In 1993 the US dairy industry changed dramatically. That year the FDA approved the use of a genetically-engineered form of bST, sparking a controversy that has persisted over the last thirteen years, leading to law suits and disputes over public health and safety. Many organically-minded consumers switched over to “hormone-free milk,” only to later learn that there was no such thing. What is rbST anyway, and how does it affect cows? The intent of this article is to sort through the issues concerning rbST, so that you can make an informed decision about the milk you buy.
Somatotropin (bST) is the hormone which stimulates milk production and is naturally produced in a cow’s pituitary gland. In the 1950s scientists first developed a recombinant form of this hormone, hoping to use it to treat children suffering with dwarfism. The injections had no effect whatsoever on the children, and the experiment was deemed a failure. Scientists concluded that some hormones were species-specific, meaning they only affect members of their own species. In the 1980s scientists had a new use for the synthetic hormone-inject cows with it to stimulate greater milk production. Studies began to see if such a theory would work.
The use of rbST (which is also called rbGH, Posil, or Bovine Growth Hormone) is often misunderstood. Misinformed individuals think that farmers who use the synthetic hormone use it 100% of the time with their entire herd. This is simply not true. rbST is used in synch with a cow’s natural lactation cycle. Soon after a cow gives birth she reaches her peak milk production-a state called freshening. Sometime thereafter, her production steadily declines until she goes dry. The average cow produces milk 306 days out of the year. rbST is used toward the end of the freshening stage, to prolong higher milk yields later into the cycle. If a cow is already at peak production, rbST will not yield more milk. Neither does the hormone affect all cows equally. While the hormone boosts production in the average cow by 10-15% per year, some cows may not be affected at all. Dairy farmers therefore use the hormone on about a third of the herd at a time.
In 1993, amid a storm of controversy, the FDA released its conclusions regarding the use of rbST in dairy cows. None of the studies performed detected any significant difference in the milk of cows which had been treated with the synthetic hormone versus those who had not. Even if the hormone was passed in higher concentrations in the milk, which it wasn’t, the FDA asserted that rbST would have no affect on humans. Therefore, the FDA did not require farmers using rbST to label their products.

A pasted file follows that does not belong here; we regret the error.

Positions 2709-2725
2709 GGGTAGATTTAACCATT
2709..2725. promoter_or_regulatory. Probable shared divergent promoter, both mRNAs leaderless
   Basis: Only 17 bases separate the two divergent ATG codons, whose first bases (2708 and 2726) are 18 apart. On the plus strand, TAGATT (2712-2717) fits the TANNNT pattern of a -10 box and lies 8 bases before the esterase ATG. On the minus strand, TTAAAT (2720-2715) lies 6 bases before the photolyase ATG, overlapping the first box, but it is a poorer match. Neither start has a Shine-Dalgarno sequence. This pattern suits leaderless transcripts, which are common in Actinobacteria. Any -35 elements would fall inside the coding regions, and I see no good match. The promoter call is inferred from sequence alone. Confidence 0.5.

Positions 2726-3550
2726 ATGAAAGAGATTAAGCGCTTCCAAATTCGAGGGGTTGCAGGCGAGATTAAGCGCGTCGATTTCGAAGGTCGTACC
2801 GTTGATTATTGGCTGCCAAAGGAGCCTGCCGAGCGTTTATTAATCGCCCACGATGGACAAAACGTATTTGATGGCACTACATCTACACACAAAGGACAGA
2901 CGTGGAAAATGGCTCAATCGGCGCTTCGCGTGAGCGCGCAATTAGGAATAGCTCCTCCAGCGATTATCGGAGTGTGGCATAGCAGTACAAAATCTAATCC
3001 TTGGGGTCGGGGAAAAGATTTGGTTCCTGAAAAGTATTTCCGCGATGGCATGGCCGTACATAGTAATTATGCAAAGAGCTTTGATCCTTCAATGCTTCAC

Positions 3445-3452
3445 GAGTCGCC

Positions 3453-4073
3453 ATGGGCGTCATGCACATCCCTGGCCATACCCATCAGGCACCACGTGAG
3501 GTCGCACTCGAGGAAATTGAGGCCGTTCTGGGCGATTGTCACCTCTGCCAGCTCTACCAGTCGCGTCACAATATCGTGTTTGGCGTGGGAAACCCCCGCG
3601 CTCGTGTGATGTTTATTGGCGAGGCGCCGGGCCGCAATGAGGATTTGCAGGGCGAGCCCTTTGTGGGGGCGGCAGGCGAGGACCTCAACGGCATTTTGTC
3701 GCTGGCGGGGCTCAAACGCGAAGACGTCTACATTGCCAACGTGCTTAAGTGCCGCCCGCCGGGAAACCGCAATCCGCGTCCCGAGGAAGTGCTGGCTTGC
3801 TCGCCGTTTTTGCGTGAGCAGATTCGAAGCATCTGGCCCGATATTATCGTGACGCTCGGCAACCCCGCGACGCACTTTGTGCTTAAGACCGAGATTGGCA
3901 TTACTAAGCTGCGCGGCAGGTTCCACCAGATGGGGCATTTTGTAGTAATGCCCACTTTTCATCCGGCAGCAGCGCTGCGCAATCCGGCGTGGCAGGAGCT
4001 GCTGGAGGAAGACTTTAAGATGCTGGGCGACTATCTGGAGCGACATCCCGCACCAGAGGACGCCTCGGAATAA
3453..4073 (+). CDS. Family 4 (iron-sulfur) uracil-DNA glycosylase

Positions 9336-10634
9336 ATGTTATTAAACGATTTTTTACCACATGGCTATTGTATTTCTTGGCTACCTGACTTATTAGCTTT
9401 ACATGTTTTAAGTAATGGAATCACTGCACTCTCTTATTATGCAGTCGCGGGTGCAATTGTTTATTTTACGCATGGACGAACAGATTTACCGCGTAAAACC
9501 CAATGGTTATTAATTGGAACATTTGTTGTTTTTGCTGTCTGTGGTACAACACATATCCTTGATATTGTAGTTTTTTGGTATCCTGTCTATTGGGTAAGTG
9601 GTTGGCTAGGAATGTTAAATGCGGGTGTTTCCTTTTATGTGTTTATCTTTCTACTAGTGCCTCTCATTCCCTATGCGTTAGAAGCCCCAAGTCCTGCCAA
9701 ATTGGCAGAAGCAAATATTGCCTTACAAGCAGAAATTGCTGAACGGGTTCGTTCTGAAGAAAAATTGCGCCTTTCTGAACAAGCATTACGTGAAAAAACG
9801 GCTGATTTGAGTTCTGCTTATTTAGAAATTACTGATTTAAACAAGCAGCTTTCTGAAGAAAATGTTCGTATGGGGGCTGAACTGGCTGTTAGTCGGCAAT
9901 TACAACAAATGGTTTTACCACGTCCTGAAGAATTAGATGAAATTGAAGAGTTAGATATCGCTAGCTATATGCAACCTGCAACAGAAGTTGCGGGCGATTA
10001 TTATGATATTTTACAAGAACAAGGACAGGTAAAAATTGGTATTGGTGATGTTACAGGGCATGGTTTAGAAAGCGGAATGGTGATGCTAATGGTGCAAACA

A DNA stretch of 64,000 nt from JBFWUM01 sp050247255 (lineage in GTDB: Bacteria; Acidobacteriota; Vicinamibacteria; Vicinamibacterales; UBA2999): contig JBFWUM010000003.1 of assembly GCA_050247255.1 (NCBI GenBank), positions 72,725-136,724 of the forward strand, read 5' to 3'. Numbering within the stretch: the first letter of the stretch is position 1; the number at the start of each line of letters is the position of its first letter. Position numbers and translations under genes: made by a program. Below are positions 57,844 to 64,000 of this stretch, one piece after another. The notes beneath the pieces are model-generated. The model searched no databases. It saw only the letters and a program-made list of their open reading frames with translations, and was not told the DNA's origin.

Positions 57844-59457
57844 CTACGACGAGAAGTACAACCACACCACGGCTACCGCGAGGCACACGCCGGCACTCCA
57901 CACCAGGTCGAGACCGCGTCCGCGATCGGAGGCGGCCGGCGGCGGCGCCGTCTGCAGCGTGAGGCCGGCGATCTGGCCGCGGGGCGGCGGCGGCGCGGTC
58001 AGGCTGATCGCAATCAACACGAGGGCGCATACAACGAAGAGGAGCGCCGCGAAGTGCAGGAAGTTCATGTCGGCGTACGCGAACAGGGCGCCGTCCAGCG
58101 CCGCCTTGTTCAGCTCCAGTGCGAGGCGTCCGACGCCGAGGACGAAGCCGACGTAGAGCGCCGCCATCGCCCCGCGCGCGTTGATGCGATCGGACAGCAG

When some organic farmers voluntarily labeled their milk as “hormone-free” or “bST-free,” the FDA sued, saying that all milk contained natural hormones, and that the voluntary labels misled the public into thinking organic milk was healthier. Appropriate wording was finally agreed upon, and organic dairy farmers now inform their consumers that products have been made using milk from cows not treated with rbST. As a result of the law suit, organic farmers must also state that the FDA has found no difference in the milk produced by treated and untreated cows.
Their findings would have packed more power, had not three voices joined the resistance. Richard Burroughs, who played a lead role in the FDA review process, was shocked at how few tests the agency was running. When his questions threatened to slow down the approval process in the late 1980s he was fired. Alexander Apostolou was also pressured to leave the agency when he publicly stated that “sound scientific procedures for evaluating human food safety of veterinary drugs have been disregarded.” It should be mentioned that neither Burroughs nor Apostolou objected outright to the drug, but advocated more thorough testing. Their concerns were not appreciated. They were joined by Joseph Settepani, a chemist in charge of quality control for veterinary drug approvals. After testifying at a public hearing that a systematic breakdown in testing had occurred, Settepani was stripped of his duties as a supervisor and sent to work in a small experimental farm. During this time numerous letters were sent by FDA workers expressing their concerns about the inadequate testing, choosing to remain anonymous because they were afraid of retribution.
Other countries, experiencing the same backlash, made different choices. To date, Canada, Europe, Japan, Australia, and New Zealand have barred the use of rbST in their dairy cows. While their decision may be pitted more in politics than in human safety, (increasing the milk supply would drive down the price, forcing taxpayers to spend more money on farmer subsidies), at least two Canadian studies have yielded questionable results. In the first, it was suggested there may be a very rare sensitivity to food products from rbST-treated cattle. A subsequent study in 1998 found increased risks in animal safety. Treated cattle were 25% more likely to suffer from mastitis, 18% more likely to be infertile, and 50% more likely to go lame.
Whether or not milk from rbST-treated cows is really any different, the controversy has resulted in a steady market for organic dairy farmers. Since 1993, the demand for organic milk has increased 500%, and at present, the demand is greater than the supply. While the FDA is unlikely to back down, it appears dairy farmers are responding to their market. Last week on the shelves of the dairy case I noticed traditional farmers are now offering their own milk products-produced by cows untreated with rbST.